Bruce Davis-Goff - APAC Operations Director
23 Feb 2021
Language is a surprisingly powerful factor when it comes to creating influence, how your communications are structured can have a huge impact on your ability to shape a customer journey.
Consider the following phrases:
Buy now is a pressured statement, it implies that clicking this link will possibly oblige you to get part way to completing a purchase, you may not be ready.
Learn more, on the other hand, appeals to natural curiosity and is enticing to a visitor, implying that by clicking on this link, your knowledge on this topic will be expanded. Now each has their place, if you’ve navigated to the product page and done your due diligence already, Buy Now Makes sense, Learn More is just confusing in this context.
Consider two more:
Request a Demo makes me think I have to ask for permission, Watch a Demo Now is clearly all mine, there for the taking.
The stages of the buyer decision process were first introduced by John Dewey in 1910:
“Addressing post-purchase dissonance spreads the good word for the product and increases the chance of frequent repurchase” – source https://en.wikipedia.org/wiki/Buyer_decision_process
Where does your site get in on the action? well assuming you have global brand recognition you may well enter the customer's mindset at number 1 above, i.e. I need an iPhone. More realistically you’ll be turning up at 2 or 3 or even 4. It’s in these 3 steps of the process that you can influence with language.
Why yes, they can, at least according to Andrew Newberg, M.D. and Mark Robert Waldman in the book called …. Words Can Change Your Brain https://www.amazon.com/Words-Can-Change-Your-Brain/dp/B00D9T9ULY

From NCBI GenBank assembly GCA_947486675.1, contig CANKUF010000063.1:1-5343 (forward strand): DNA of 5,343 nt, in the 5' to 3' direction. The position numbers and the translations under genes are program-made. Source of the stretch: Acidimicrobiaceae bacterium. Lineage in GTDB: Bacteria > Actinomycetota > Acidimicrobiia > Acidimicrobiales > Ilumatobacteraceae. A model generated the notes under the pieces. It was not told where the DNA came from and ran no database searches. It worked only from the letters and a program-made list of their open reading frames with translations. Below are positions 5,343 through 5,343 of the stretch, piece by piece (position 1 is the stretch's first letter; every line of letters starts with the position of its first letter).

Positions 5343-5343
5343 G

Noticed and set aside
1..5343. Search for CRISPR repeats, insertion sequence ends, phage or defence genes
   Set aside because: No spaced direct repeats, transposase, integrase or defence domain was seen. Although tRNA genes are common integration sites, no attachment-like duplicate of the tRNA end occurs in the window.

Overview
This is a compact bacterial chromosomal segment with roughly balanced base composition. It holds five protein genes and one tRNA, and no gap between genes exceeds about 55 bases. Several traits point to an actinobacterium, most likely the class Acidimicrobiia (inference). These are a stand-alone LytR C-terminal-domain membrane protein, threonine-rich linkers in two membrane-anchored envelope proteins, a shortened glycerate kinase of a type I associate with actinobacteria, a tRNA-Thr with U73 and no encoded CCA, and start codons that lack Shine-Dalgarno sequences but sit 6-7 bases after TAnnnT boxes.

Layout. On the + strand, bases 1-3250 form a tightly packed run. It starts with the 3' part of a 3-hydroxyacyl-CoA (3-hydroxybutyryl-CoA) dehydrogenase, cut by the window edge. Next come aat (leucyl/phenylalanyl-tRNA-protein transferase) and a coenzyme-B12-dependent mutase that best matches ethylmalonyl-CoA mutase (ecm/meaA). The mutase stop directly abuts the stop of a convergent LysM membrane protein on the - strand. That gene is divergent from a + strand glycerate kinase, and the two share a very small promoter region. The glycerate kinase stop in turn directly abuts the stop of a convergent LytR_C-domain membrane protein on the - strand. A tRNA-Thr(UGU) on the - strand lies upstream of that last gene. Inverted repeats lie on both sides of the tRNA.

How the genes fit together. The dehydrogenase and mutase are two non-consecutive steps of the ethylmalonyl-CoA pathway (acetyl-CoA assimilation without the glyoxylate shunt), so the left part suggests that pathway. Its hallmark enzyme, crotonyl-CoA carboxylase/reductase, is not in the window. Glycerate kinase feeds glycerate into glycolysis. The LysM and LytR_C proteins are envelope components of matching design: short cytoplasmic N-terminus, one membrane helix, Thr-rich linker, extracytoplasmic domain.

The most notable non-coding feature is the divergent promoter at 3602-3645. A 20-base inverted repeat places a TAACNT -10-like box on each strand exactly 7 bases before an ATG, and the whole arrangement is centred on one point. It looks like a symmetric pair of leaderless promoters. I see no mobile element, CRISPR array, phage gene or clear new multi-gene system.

In the book the authors argue that human brains are hard-wired to worry, our crocodile brain always protecting us from threat. “A single negative word can increase activity in our amygdala”, they state.
The amygdala is two clusters shaped like almonds deep in the middle brain that have been shown to perform a primary role in the processing of memory, decision-making, and emotional responses (including fear, anxiety, and aggression).
This single negative word can release stress-producing hormones and neurotransmitters, interrupting brain function, especially regarding logic, reason, and language.
“Angry words send alarm messages through the brain, and they partially shut down the logic-and-reasoning centers located in the frontal lobes” they write.
“By holding a positive and optimistic [word] in your mind, you stimulate frontal lobe activity. This area includes specific language centers that connect directly to the motor cortex responsible for moving you into action. And as our research has shown, the longer you concentrate on positive words, the more you begin to affect other areas of the brain”
So, in short, unless you intend to wind your customers up (attention bad UX practitioners!), it makes a lot of sense to choose your words carefully.
So, considering your window of influence is quite small (they only found out your product or service at step 3), your website itself may only have a few opportunities to influence with language, it means those Calls to Action (CTA) take on significant value.